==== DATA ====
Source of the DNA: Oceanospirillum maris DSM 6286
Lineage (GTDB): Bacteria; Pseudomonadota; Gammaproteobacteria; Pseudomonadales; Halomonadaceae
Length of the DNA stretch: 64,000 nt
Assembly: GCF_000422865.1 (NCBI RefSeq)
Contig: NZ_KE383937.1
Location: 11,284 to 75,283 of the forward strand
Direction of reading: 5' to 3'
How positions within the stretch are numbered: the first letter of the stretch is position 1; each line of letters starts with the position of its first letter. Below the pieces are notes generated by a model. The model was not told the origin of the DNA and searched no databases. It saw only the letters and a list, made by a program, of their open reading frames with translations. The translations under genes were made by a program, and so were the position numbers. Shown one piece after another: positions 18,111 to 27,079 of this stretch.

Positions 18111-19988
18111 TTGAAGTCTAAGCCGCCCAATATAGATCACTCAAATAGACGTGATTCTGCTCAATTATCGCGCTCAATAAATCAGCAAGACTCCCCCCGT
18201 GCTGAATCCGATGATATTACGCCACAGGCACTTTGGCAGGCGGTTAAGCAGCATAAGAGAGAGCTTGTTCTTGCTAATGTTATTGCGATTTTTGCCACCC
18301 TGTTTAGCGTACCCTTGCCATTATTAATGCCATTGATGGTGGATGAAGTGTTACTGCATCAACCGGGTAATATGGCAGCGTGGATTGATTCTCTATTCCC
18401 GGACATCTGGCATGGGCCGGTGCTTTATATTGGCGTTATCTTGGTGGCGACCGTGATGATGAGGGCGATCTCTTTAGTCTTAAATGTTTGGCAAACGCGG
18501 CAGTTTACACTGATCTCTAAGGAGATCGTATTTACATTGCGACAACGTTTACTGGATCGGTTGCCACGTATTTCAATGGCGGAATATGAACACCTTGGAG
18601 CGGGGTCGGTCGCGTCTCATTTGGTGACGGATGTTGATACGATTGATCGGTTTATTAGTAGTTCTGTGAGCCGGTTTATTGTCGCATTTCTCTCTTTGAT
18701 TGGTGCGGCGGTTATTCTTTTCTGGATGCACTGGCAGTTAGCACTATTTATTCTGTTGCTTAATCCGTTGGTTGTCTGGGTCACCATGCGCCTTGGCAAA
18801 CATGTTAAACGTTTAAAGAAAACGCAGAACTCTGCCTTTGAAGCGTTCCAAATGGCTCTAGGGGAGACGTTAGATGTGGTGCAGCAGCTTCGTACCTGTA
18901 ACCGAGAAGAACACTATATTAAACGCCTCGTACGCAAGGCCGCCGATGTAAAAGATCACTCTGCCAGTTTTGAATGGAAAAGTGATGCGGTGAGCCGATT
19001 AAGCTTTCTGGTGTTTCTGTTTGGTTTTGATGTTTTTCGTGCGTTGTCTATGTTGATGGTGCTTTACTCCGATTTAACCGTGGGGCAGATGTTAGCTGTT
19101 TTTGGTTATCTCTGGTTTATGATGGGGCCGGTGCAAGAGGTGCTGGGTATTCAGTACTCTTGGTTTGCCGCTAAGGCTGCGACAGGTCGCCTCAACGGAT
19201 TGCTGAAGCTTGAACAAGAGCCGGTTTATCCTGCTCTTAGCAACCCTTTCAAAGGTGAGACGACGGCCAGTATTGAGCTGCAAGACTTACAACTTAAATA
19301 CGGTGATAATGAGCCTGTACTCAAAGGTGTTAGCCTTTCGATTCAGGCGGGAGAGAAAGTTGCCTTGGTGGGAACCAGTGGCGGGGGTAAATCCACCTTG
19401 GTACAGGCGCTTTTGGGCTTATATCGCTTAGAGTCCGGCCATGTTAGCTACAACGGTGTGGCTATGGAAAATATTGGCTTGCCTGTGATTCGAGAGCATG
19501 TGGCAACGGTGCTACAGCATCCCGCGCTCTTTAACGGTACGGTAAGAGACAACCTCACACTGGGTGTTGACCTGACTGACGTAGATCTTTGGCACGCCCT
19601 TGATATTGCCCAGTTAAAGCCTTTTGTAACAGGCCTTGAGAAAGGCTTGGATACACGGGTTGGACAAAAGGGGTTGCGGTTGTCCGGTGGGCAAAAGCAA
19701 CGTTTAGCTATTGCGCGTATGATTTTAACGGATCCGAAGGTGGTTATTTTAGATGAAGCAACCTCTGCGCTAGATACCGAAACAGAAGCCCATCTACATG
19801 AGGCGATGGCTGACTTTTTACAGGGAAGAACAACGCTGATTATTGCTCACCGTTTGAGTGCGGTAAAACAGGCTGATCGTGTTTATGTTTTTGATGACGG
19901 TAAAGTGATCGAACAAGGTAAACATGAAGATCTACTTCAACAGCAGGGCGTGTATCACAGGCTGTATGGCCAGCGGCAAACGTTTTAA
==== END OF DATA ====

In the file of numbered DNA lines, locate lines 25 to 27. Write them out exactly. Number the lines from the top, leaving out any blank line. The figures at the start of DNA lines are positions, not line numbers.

19601 TGATATTGCCCAGTTAAAGCCTTTTGTAACAGGCCTTGAGAAAGGCTTGGATACACGGGTTGGACAAAAGGGGTTGCGGTTGTCCGGTGGGCAAAAGCAA
19701 CGTTTAGCTATTGCGCGTATGATTTTAACGGATCCGAAGGTGGTTATTTTAGATGAAGCAACCTCTGCGCTAGATACCGAAACAGAAGCCCATCTACATG
19801 AGGCGATGGCTGACTTTTTACAGGGAAGAACAACGCTGATTATTGCTCACCGTTTGAGTGCGGTAAAACAGGCTGATCGTGTTTATGTTTTTGATGACGG